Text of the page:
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1.  Methods of Formal Consensus in Classification/Diagnostic Criteria and Guideline Development 
Guideline or diagnostic criteria in clinical practice assist physicians in their clinical decision-making and improve health outcomes for patients. Diagnostic and classification criteria are based on evidence from rigorously conducted controlled studies. Formal group consensus methods have been developed to organize subjective judgments and to synthesize them with the available evidence. This review discusses four types of formal consensus methods used in the health field and their applications in rheumatology: the Delphi method, nominal group technique, RAND/UCLA Appropriateness Method, and National Institutes of Health consensus development conference.
doi:10.1016/j.semarthrit.2010.12.001
PMCID: PMC3131416  PMID: 21420149
2.  Proteus: Mythology to modern times 
Aims:
It is common knowledge that proteus bacteria are associated with urinary tract infections and urinary stones. Far more interesting however, is the derivation of the word proteus. This study examines the origin of the word proteus, its mythological, historical and literary connections and evolution to present-day usage.
Materials and Methods:
A detailed search for primary and secondary sources was undertaken using the library and internet.
Results:
Greek mythology describes Proteus as an early sea-god, noted for being versatile and capable of assuming many different forms. In the 8th century BC, the ancient Greek poet, Homer, famous for his epic poems the Iliad and Odyssey, describes Proteus as a prophetic old sea-god, and herdsman of the seals of Poseidon, God of the Sea. Shakespeare re-introduced Proteus into English literature, in the 15th century AD, in the comedy The Two Gentleman of Verona, as one of his main characters who is inconstant with his affections. The ‘elephant man’ was afflicted by a severely disfiguring disease, described as ‘Proteus syndrome’. It is particularly difficult to distinguish from neurofibromatosis, due to its various forms in different individuals. The Oxford English Dictionary defines the word ‘protean’ as to mean changeable, variable, and existing in multiple forms. Proteus bacteria directly derive their name from the Sea God, due to their rapid swarming growth and motility on agar plates. They demonstrate versatility by secreting enzymes, which allow them to evade the host's defense systems.
Conclusions:
Thus proteus, true to its name, has had a myriad of connotations over the centuries.
doi:10.4103/0970-1591.105748
PMCID: PMC3579116  PMID: 23450503
Etymology; history of medicine; mythology; proteus; urinary tract infection
3.  The 2010 American College of Rheumatology/European League Against Rheumatism Classification Criteria for Rheumatoid Arthritis 
Arthritis and rheumatism  2010;62(9):2582-2591.
Objective
The American College of Rheumatology and the European League Against Rheumatism have developed new classification criteria for rheumatoid arthritis (RA). The aim of Phase 2 of the development process was to achieve expert consensus on the clinical and laboratory variables that should contribute to the final criteria set.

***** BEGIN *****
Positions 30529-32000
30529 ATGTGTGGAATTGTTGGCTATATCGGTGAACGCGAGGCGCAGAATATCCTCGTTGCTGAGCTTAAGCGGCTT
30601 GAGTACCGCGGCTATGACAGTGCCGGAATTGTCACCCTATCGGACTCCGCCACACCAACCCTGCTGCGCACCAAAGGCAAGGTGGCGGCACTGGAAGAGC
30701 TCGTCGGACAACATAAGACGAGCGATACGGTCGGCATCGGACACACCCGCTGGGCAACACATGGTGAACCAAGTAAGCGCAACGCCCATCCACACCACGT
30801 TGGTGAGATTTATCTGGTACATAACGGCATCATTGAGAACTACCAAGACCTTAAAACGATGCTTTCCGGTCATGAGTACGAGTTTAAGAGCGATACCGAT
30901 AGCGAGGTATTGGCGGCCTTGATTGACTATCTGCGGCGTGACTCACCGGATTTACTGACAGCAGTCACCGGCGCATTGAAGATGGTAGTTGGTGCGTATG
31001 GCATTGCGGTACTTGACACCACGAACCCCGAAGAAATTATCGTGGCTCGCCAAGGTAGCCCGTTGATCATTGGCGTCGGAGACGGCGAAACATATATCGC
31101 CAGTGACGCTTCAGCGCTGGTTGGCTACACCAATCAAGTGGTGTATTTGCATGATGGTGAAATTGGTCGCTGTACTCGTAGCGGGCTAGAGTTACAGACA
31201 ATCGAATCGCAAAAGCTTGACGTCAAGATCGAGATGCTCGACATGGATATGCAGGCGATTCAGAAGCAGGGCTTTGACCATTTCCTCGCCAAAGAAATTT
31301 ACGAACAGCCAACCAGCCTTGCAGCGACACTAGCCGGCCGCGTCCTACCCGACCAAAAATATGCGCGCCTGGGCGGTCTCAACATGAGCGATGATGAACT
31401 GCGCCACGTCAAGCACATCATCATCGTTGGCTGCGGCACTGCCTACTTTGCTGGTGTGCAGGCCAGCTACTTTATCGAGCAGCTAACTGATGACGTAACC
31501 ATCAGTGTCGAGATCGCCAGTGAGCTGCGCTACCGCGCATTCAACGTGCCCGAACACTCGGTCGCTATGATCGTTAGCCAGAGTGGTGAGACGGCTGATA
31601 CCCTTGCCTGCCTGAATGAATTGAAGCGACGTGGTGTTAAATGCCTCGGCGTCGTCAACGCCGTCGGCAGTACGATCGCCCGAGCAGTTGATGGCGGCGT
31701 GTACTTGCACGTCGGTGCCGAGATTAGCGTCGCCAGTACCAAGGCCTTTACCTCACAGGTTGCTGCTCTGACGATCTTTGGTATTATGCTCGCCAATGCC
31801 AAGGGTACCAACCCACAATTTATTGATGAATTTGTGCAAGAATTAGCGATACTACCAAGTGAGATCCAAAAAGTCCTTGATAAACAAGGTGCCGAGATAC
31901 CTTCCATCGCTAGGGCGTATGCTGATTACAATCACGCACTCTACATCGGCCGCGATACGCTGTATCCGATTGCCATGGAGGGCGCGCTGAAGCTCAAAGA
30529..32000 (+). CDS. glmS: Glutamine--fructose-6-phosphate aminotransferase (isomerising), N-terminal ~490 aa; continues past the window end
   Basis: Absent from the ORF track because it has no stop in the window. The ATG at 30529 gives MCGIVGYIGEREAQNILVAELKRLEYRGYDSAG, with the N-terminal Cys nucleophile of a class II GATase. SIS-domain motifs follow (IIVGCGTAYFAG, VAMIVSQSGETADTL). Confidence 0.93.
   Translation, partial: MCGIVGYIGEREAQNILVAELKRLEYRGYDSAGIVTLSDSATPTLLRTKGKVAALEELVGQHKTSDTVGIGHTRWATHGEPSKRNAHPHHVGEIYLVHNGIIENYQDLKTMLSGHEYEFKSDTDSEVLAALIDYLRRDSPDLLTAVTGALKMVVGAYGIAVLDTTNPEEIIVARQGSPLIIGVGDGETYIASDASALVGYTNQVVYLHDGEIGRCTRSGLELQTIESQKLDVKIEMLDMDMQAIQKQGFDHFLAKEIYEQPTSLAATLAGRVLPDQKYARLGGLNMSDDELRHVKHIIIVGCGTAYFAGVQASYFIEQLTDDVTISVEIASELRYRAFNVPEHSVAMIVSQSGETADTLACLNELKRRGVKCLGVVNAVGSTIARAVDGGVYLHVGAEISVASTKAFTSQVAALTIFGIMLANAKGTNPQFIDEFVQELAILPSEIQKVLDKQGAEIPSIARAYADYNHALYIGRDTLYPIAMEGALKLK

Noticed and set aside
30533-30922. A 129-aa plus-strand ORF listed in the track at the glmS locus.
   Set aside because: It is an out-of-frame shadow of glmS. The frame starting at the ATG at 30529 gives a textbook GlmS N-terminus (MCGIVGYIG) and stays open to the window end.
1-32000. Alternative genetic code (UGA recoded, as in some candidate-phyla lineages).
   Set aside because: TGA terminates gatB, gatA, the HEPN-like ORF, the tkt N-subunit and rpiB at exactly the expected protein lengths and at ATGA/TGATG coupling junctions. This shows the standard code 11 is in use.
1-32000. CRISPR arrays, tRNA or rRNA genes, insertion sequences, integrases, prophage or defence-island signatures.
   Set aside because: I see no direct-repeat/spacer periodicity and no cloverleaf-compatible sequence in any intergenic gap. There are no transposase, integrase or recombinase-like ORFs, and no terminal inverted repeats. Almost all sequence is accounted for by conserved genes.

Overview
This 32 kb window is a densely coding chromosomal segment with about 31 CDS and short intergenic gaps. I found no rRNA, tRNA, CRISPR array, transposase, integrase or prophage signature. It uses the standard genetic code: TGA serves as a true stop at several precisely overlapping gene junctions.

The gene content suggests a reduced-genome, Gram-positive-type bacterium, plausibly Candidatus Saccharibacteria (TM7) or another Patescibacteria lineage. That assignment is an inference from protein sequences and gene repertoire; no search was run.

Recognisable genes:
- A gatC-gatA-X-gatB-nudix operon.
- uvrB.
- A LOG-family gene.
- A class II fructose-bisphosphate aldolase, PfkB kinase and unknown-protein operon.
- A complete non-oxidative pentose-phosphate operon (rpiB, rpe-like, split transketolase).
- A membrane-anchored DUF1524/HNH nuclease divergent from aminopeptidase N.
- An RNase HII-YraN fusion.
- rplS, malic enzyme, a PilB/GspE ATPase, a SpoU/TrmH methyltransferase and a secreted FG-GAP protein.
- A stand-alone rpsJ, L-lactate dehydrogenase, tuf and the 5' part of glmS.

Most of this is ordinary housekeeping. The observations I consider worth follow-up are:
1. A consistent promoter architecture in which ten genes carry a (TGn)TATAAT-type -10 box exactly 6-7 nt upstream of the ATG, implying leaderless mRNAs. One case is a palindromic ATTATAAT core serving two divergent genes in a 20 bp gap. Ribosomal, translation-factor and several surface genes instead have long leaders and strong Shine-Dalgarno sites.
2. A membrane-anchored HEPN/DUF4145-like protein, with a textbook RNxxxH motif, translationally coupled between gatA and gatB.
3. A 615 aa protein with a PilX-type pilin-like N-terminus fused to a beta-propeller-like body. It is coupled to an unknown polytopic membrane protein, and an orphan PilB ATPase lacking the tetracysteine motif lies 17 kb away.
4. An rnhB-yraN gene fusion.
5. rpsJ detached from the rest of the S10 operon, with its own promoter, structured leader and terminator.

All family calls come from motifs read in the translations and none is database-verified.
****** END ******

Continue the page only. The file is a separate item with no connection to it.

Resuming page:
Methods
Twenty-four expert RA clinicians (12 from Europe and 12 from North America) participated in Phase 2. A consensus-based decision analysis approach was used to identify factors (and their relative weights) that influence the probability of “developing RA,” complemented by data from the Phase 1 study. Patient case scenarios were used to identify and reach consensus on factors important in determining the probability of RA development. Decision analytic software was used to derive the relative weights for each of the factors and their categories, using choice-based conjoint analysis.
Results
The expert panel agreed that the new classification criteria should be applied to individuals with undifferentiated inflammatory arthritis in whom at least 1 joint is deemed by an expert assessor to be swollen, indicating definite synovitis. In this clinical setting, they identified 4 additional criteria as being important: number of joints involved and site of involvement, serologic abnormality, acute-phase response, and duration of symptoms in the involved joints. These criteria were consistent with those identified in the Phase 1 data-driven approach.
Conclusion
The consensus-based, decision analysis approach used in Phase 2 complemented the Phase 1 efforts. The 4 criteria and their relative weights form the basis of the final criteria set.
doi:10.1002/art.27580
PMCID: PMC3077961  PMID: 20872596
4.  Anti-Citrullinated Peptide Antibody (ACPA) Assays and their Role in the Diagnosis of Rheumatoid Arthritis 
Arthritis and rheumatism  2009;61(11):1472-1483.
Increasingly, assays for the detection of anti-citrullinated peptide antibodies (ACPA) are used in RA diagnosis. This review summarizes the biologic basis and development of ACPA assays, available ACPA assays and their performance characteristics, and diagnostic properties of ACPA alone and compared to rheumatoid factor (RF) in early RA. We also review correlations, precision, costs and cost-effectiveness, availability, stability and reproducibility of the available assays. Taken together, data indicate that ACPA has a higher specificity than RF for early RA, good predictive validity, high sensitivity, apparent cost-effectiveness and good stability and reproducibility. Given its superior performance characteristics and increasing availability, ACPA is emerging as the most useful single assay for the diagnosis of RA.
doi:10.1002/art.24827
PMCID: PMC2859449  PMID: 19877103
anti-citrullinated peptide antibody; rheumatoid factor; anti-CCP; ACPA; RF; diagnosis; rheumatoid arthritis; early arthritis

Results 1-4 (4)